No matter how large or small a company’s remote workforce is, it is critical that remote employees are not seen as separate from or treated differently than office employees. If remote workers feel that their status with an organization is different than office employees, they will not be fully committed to the vision of the organization. This can be addressed by having senior leadership explicitly (through words and actions) show their support for remote work.

Additionally, companies should also demonstrate parity between these two types of employees by making sure remote employees have access or alternatives to key benefits. 

 

Start Small

There is no reason for employers to rush into offering remote work arrangements. First, organizations should set up the infrastructure for success as well as finding and training the right candidates. Then, they can slowly start to roll out the arrangement with a select group of employees. As the employees, managers, and companies learn from the initial experience, they can take those lessons and apply them more broadly as the program grows to incorporate more workers.

 

Employee Wellness For Remote Employees

The benefits of a healthy workforce extend to remote employees, so companies would be wise to make sure their wellness benefits include options for remote workers. A wellness program comprised primarily of onsite resources would not be made available to remote employees.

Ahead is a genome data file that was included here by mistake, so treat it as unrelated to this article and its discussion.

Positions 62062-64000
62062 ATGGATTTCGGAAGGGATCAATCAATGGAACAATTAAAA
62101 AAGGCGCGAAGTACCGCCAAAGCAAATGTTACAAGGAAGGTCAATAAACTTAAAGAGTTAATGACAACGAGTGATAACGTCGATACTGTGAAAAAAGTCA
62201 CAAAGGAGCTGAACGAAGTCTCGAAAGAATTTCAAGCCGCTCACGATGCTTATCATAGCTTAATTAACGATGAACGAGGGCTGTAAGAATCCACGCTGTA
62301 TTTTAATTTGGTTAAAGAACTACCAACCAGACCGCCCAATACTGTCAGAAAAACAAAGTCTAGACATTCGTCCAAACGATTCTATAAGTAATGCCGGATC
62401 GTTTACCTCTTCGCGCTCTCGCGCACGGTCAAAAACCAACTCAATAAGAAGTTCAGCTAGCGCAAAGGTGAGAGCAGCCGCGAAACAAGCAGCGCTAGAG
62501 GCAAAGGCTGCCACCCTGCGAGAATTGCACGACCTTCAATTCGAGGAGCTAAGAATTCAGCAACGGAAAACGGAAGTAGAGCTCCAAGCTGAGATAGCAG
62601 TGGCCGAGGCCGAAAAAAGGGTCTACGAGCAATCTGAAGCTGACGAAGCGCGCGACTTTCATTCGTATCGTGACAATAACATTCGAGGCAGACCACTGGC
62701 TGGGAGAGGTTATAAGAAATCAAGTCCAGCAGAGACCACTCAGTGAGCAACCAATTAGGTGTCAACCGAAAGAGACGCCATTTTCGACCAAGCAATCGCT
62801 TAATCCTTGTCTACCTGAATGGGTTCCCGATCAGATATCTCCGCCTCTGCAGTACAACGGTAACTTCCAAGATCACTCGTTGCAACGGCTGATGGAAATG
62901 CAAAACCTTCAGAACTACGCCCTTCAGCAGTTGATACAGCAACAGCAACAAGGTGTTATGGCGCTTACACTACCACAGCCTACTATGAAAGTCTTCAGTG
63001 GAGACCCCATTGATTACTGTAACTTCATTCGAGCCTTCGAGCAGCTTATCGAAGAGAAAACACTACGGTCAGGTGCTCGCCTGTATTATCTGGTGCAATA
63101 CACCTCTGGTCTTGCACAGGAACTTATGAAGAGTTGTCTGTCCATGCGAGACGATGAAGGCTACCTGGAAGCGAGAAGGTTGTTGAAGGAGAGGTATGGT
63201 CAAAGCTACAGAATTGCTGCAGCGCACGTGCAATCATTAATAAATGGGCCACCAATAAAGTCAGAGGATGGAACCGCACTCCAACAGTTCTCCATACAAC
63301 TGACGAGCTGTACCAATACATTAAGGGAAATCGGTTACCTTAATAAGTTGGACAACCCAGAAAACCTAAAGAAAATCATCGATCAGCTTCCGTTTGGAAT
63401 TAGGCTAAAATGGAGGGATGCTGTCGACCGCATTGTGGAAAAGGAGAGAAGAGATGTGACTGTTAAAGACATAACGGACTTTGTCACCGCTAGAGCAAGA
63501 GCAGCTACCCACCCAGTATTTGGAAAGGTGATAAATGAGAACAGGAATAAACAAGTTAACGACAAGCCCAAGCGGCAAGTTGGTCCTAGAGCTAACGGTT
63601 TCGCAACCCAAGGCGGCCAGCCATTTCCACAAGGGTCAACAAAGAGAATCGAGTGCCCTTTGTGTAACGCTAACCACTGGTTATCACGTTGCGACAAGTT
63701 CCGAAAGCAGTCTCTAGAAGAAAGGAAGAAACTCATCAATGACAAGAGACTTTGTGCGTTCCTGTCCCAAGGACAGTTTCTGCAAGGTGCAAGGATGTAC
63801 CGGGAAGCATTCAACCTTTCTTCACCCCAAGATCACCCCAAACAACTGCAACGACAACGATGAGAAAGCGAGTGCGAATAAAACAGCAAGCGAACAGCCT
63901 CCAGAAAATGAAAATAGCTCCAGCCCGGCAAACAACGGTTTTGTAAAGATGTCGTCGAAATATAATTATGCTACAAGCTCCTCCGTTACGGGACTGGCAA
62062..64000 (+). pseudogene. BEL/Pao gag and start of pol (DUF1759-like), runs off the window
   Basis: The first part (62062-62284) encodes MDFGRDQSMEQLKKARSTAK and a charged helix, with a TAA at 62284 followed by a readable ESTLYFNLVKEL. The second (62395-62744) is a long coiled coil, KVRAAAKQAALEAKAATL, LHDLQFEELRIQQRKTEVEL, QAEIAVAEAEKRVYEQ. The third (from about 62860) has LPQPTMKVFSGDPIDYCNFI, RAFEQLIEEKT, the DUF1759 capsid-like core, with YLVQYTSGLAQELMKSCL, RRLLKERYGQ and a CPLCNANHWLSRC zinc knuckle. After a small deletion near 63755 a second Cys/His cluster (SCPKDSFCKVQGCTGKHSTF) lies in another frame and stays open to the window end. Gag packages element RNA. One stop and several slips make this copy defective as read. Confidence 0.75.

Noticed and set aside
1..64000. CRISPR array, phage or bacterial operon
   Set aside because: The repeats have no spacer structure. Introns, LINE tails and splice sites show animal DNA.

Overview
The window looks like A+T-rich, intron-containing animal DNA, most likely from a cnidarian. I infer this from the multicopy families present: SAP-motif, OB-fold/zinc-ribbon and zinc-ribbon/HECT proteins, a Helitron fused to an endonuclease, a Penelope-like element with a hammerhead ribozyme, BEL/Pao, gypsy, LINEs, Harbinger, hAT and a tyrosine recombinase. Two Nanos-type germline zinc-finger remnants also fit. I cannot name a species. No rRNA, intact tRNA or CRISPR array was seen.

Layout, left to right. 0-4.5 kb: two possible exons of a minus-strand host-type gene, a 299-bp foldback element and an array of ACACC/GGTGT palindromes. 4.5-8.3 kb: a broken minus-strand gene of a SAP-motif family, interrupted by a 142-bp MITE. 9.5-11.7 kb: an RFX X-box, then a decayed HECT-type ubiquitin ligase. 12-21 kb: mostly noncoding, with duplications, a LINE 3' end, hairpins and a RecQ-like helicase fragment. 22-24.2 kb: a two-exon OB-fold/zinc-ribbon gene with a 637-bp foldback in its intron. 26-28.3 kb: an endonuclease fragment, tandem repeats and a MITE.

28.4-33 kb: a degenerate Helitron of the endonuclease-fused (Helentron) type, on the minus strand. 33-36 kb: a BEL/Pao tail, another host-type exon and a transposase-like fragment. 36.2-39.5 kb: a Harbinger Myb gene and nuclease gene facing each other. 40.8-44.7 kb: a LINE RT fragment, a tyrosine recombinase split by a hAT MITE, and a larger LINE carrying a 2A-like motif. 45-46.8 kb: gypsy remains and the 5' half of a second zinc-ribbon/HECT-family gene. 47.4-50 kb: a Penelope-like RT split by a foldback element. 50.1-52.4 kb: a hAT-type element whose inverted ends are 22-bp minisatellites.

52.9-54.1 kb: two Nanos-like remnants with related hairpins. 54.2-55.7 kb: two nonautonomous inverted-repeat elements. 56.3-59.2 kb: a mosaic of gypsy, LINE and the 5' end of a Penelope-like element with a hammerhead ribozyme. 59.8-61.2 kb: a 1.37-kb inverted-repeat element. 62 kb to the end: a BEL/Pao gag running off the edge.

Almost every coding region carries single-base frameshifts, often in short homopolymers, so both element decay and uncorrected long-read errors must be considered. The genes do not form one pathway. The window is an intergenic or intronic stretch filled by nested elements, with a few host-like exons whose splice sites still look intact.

This does not mean that employers should only offer programs that can be used equally by remote and office employees. Employers can provide alternative benefits for remote employees that are comparable to the ones they cannot access. For example, office employees may have access to an onsite gym, but as an alternative, companies can allow remote employees to get reimbursed for part of their personal gym membership.

Wellable offers an Employee Wellness Program Builder that helps companies determine which wellness benefits make the most sense for them based on a few simple questions, one of which is about the size of their remote workforce. Take the quick quiz and get recommendations on how to best serve the employee health needs of remote and office employees.

Access Employee Wellness Program Builder

Topics: Corporate Wellness